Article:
In recent years the MND Association has funded healthcare research into cognitive and behavioural change in people with MND. To get an update on the latest research in this area, and to understand its impact in supporting people with MND and their families, I attended the first clinical session of the International Symposium – dedicated…… Continue reading Information to help manage cognitive change
Neurologist and natty dresser Dr Rick Bedlack, from Duke ALS Clinic in North Carolina USA, took on a challenging topic of patient decision making at this afternoon’s session of the 23rd In ternational Symposium on ALS/MND from the perspective of different decision making models. In quite a philosophical talk, he framed the discussion of the…… Continue reading Lets talk together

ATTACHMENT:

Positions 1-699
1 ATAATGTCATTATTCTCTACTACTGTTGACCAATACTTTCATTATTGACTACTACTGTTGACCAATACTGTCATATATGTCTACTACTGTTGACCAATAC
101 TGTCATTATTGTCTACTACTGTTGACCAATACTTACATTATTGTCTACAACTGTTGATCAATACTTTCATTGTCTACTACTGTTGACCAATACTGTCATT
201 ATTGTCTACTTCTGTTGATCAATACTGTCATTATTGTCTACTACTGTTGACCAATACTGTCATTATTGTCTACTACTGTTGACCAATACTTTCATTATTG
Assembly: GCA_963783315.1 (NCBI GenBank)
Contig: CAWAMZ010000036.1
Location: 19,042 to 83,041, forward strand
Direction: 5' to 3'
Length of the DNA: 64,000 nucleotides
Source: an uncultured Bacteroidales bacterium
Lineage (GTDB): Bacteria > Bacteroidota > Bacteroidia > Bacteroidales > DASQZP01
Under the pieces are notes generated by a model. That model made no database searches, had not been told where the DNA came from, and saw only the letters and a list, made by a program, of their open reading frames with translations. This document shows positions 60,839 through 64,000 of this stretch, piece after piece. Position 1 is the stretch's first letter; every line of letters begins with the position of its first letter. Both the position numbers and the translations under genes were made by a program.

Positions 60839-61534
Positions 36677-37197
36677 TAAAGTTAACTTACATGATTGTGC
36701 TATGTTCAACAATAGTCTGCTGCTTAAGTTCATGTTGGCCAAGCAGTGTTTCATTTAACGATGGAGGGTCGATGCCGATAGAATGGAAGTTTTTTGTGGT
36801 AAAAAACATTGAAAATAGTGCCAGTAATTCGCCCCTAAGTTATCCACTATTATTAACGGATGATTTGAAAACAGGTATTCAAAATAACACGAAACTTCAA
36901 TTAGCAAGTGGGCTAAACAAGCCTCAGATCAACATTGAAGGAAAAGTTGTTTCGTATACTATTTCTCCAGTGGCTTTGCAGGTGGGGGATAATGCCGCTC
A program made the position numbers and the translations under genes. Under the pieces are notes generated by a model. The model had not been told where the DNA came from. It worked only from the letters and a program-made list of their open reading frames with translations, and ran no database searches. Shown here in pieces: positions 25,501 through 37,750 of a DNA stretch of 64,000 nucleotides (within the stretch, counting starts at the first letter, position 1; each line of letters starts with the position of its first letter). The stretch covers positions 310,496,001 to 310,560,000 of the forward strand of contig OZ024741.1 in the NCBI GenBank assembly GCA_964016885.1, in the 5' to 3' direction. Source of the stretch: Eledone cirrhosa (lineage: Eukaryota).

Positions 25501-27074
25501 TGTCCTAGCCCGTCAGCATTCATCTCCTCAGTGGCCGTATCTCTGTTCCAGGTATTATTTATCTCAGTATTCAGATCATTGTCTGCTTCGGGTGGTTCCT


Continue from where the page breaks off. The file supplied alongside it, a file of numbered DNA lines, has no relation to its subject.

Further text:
For me the day before the Symposium starts is the calm before the storm. I took part in an interesting conversation over lunch, which captures some of the magic of the Symposium, so I wanted to write a brief post and tell you about it: Today’s been a jeans day (and tomorrow will be a…… Continue reading Networking over lunch
When I got back from the International Symposium in December, I spent my first few days in the office looking through my notes and reading around them. At the time I felt that it was diversion / procrastination from other things lurking in my In Box. Now, frankly, I wish I’d spent more time on…… Continue reading Sydney – one month on!
At this afternoon’s clinical session of the International Symposium, on translating evidence into practice, we heard two very different angles on this topic. The opening presentation, questioning whether the evidence leads clinicians or whether it lags behind them was given by Professor Jeffrey Rosenfeld, a long-standing member of our Symposium Programme Committee. “When I agreed…… Continue reading Perspectives on using evidence based guidelines